Saturday, December 17, 2011
Musings on Saint Christopher...
There were things I admired about Hitchens, his intelligence and public speaking and debating skills amongst them. I admired Hitchens criticism of Israel and his criticism of anti-Semities. As an apologist and polemicist Hitchens stands kilometres above demagogues like Rush Limbaugh, Glen Beck, Ann Coulter, and others of that ilk. But there are things about Saint Christopher that trouble me. Hitchens defence of the war in Iraq was pathetic. Afghanistan, I can understand, but Iraq? Hitchens tendency to make far too great a use of English public school boy ad hominems (shades of a BYU political scientist) is disturbing. Hitchens love of the aristocratic lifestyle even while masquerading as a socialist makes one wonder whether Hitchens was more of an intellectual chameleon or a zelig or even a hedonist than someone committed to social justice. Hitchens sometimes seemed to have been more interested in hobnobbing with Britain's and America's aristocratic and intellectual elite and with his favourite brand of whiskey than almost anything else. Hitchens self confidence seemed sometimes to border on narcissism, another characteristic of English public schoolboy and aristocratic culture perhaps.
Hitchens was, in may ways, the embodiment of the myth and even the reality of English public school culture. He even seems to have modeled and patterned himself, zelig like, after another product of English public school culture, that old Etonian, public intellectual, and iconoclast George Orwell. But Hitchens never, as far as I know, took on all of Orwell's traits. Unlike Orwell, Hitchens never named names to the intelligence apparatus of the British and American state. He just, like Orwell, called his opponents names (including "homosexual" in Orwell's case). But unlike Orwell, again as far as I know, Hitchens never fully committed to a more just and less exploitative society.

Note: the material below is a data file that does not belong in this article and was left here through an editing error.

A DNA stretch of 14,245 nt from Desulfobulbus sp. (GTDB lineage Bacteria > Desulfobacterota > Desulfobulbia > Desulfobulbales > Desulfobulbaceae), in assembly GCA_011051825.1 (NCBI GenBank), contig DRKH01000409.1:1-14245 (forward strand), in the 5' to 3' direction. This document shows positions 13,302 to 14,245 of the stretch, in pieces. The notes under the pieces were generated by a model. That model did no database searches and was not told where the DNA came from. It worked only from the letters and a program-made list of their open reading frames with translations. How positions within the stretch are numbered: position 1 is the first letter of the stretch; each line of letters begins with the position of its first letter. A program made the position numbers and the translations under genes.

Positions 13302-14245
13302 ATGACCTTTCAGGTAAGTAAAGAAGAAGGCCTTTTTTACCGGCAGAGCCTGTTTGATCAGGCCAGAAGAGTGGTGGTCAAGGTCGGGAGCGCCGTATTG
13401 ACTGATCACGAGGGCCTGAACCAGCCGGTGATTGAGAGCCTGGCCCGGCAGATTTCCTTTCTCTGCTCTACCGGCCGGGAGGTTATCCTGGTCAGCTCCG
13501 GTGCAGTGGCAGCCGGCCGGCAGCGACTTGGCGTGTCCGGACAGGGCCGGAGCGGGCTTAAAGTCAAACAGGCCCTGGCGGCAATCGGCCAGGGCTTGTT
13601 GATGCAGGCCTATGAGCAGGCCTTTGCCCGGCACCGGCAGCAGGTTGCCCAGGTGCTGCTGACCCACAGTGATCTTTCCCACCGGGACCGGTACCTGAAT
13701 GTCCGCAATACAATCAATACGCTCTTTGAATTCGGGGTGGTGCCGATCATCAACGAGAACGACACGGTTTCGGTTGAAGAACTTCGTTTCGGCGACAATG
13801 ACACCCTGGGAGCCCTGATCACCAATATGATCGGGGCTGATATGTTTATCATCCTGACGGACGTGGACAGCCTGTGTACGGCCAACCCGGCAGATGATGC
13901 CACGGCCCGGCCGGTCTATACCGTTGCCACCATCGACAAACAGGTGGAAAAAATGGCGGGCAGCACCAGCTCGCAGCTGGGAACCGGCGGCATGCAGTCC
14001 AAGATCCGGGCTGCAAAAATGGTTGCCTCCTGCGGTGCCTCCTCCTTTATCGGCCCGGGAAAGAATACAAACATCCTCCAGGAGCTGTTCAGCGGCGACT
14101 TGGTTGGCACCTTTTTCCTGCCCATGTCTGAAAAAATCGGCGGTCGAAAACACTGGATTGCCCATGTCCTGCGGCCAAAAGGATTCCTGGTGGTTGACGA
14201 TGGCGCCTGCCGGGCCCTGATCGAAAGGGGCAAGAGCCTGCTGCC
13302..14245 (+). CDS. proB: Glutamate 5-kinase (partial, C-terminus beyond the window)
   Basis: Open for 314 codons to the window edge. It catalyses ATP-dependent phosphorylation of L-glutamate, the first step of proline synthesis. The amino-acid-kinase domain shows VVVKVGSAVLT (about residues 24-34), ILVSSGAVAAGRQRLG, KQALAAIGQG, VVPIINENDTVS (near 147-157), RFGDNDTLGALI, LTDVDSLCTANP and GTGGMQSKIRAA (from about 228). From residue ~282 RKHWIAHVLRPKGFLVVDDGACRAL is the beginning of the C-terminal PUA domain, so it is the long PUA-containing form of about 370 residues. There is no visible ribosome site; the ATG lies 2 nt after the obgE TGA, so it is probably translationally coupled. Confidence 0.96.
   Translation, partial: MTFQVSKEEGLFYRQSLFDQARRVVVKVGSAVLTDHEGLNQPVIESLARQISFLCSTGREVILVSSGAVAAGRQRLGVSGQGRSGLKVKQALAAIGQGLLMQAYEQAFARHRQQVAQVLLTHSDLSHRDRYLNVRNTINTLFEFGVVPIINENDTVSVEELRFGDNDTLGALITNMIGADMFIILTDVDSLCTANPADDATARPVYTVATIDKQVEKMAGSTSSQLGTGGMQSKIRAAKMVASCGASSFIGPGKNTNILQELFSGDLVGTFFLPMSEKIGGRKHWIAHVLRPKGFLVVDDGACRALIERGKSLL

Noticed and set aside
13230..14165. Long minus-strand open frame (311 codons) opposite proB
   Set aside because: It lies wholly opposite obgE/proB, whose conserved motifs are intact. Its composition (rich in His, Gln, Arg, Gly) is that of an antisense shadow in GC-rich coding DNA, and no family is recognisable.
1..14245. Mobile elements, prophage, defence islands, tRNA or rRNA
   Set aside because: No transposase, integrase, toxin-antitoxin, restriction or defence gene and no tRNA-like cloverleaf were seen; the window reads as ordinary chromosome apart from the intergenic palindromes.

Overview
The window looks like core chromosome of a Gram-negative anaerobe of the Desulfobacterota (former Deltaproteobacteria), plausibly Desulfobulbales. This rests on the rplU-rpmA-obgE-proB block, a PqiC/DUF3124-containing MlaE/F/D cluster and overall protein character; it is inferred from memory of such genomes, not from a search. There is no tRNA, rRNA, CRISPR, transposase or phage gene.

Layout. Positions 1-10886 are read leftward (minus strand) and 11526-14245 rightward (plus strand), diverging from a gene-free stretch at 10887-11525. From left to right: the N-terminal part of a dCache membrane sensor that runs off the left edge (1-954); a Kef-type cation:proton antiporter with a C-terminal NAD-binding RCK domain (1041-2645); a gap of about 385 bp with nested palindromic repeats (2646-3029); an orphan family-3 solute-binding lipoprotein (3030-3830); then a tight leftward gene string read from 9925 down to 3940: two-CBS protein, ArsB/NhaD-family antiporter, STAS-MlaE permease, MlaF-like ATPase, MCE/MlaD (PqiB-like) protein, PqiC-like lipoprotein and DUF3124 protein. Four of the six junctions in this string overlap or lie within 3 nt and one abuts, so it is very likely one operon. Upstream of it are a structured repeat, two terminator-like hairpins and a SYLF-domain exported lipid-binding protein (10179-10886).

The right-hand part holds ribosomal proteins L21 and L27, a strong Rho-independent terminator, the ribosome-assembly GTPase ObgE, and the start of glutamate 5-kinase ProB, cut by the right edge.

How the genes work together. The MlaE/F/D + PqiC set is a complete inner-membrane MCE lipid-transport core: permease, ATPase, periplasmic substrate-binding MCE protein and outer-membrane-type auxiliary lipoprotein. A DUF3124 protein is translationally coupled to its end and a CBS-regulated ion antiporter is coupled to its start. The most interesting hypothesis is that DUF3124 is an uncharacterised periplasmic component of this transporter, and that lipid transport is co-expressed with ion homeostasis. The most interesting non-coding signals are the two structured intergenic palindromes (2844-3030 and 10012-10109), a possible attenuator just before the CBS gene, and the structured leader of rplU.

So before we turn Hitchens into a secular intellectual saint lets look at Hitchens the man in all his glory, inglory, and vain glory. Celebrate the real man not the manufactured saintly illusion being purveyed by friends and media, who tend to, in the first flush after death, turn a flesh and bone human being into an inhuman non flesh and bone saint. I think even Hitchens himself would have, or should have, wanted this given his take on religion and saints like Mother Teresa. But perhaps I am wrong.